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Last Updated on 23 Mar 2017

Author: Benedikt Eckhardt

CAPInv. 634: mrzḥ b‘ltk wtym’


i. Geographical area The Near East and Beyond
ii. Region Syria
iii. Site Palmyra


i. Full name (original language) מרזח בעלתך ותימא (PAT 2807, l. 1-3)
ii. Full name (transliterated) mrzḥ b‘ltk wtym’


i. Date(s) i - iii AD


ii. Name elements
Personal:Taima (see comments below)
iii. Descriptive terms מרזחא, mrzḥ’
Note mrzḥ’: PAT 2807, l. 1-3


i. Source(s) PAT 2807 (I-III AD)
i.a. Source type(s) Epigraphic source(s)
i.b. Document(s) typology & language/script Unclear (entrance billet?), in Aramaic
i.c. Physical format(s) Tessera, showing a seated goddess.
ii. Source(s) provenance Sanctuary of Baalshamin (?)


i. Comments That b‘ltk is a goddess (and not "à ton autel" as Dunand 1959: 105 translates) is now generally accepted. More problematic is tym’. Milik 1972: 111 takes it as an abbreviation of tymrṣw; this would point to the bny tymrṣw, "sons of Taimarsu", a known clan from Palmyra. Kaizer 2002: 230 seems to accept this view without discussion. Smith 2004: 234 refers to this group without discussion as a cult association "to the goddesses Baaltak and Taima"; this latter goddess would not be otherwise known from Palmyra, and the tessera shows only one goddess. Taima is attested as a place name in Arabia, which would make little sense here. It is also a personal name in Palmyra, but then written as tym‘’. Could this mrzḥ’ perhaps be in honour of the goddess Baaltak and headed by the woman Taima?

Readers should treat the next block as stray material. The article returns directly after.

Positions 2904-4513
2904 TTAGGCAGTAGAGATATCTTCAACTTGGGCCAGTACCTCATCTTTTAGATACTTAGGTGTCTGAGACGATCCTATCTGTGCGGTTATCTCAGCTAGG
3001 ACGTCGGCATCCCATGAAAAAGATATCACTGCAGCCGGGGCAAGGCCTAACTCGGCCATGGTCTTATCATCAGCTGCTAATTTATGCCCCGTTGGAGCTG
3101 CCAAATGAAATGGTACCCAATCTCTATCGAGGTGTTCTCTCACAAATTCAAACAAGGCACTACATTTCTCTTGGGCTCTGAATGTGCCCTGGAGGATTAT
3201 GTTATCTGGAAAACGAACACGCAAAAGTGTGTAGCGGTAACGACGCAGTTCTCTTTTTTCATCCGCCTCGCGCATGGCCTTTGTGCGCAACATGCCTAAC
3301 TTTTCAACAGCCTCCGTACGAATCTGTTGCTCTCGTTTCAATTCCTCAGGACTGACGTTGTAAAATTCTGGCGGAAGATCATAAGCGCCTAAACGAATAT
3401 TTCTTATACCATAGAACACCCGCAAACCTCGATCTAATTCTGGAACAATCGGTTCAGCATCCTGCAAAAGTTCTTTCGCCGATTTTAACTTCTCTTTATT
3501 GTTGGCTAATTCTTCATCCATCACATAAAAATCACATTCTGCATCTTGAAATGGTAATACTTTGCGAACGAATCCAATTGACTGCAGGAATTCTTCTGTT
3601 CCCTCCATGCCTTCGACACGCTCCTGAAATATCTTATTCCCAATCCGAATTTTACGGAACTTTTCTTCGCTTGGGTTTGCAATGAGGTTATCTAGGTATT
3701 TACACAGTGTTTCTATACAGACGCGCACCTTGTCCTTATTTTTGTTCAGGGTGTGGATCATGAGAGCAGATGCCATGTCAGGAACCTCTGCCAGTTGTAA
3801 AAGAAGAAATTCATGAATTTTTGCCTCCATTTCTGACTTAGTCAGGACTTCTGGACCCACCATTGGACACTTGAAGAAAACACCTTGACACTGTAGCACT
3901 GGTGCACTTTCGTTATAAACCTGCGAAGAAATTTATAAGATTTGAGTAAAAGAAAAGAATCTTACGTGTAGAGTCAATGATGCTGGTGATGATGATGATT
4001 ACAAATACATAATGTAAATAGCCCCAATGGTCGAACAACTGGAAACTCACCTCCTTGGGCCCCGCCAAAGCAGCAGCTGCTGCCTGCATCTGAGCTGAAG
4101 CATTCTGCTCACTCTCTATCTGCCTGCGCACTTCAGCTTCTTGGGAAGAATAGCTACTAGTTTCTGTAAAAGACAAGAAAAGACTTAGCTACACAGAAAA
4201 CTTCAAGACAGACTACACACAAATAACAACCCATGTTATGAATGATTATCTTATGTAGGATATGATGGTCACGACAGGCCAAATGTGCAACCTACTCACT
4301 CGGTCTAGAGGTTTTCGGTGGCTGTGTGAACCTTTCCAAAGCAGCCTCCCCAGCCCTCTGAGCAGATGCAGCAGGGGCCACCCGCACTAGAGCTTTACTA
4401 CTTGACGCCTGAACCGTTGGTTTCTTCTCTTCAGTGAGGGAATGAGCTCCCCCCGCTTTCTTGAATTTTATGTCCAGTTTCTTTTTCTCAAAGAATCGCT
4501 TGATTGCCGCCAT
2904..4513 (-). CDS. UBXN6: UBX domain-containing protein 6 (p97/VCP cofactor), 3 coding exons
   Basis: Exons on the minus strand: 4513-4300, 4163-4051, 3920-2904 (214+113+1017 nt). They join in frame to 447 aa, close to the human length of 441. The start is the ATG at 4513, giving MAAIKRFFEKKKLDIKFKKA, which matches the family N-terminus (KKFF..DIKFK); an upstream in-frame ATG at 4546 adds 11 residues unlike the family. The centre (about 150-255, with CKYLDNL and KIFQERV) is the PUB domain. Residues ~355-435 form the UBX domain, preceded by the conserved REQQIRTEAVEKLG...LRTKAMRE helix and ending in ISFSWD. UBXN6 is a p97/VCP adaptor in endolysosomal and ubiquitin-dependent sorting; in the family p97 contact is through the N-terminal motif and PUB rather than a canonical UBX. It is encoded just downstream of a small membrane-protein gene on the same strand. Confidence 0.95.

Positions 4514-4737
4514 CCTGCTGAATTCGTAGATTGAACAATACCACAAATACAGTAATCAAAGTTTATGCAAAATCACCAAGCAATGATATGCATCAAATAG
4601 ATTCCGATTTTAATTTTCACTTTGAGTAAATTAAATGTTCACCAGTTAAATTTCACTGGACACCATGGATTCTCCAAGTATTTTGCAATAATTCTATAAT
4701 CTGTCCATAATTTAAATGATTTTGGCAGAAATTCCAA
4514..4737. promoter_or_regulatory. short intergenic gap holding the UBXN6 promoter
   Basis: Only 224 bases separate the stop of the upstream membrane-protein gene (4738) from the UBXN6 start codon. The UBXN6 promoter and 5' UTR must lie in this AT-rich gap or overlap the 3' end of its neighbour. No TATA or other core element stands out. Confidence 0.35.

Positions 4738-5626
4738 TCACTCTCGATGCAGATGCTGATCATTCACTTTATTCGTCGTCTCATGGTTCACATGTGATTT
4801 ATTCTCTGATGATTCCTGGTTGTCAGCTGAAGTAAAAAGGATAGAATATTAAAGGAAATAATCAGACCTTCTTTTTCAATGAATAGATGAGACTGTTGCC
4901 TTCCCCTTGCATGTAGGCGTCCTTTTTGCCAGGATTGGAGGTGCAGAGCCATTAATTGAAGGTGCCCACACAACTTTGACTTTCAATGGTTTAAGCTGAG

iii. Bibliography Dunant, Chr. (1959), 'Nouvelles tessères de Palmyre', Syria 36: 102-10.
Kaizer, T. (2002), The Religious Life of Palmyra. A Study of the Social Patterns of Worship in the Roman Period. Stuttgart.
Milik, J.T. (1972), Dédicaces faites par des dieux (Palmyre, Hatra, Tyr) et des thiases sémitiques à l’époque romaine. Paris.
Smith, M.S. (2004), Identity, Community, and State Formation at Roman Palmyra. Diss. Univ. of Maryland.


i. Private association Possible
Note An evaluation needs to focus on the expression "day 5" in l. 4. If the tesserae were really entrance billets for cultic meals, a reasonable interpretation could take mrzḥ’ as a festive occasion that lasted at least five days; the holder of the billet would have entrance on the fifth day. But this is not a necessary conclusion; the mrzḥ’ of Baaltak and Taima could also be an association (as is probable in the case of the mrzḥ’ of [Ne?]bu: CAPInv. 633) that celebrates a feast that lasted at least five days (this seems to be Kaizer's view, but based on Milik's understanding of Taima as an abbreviated version of the group-designation).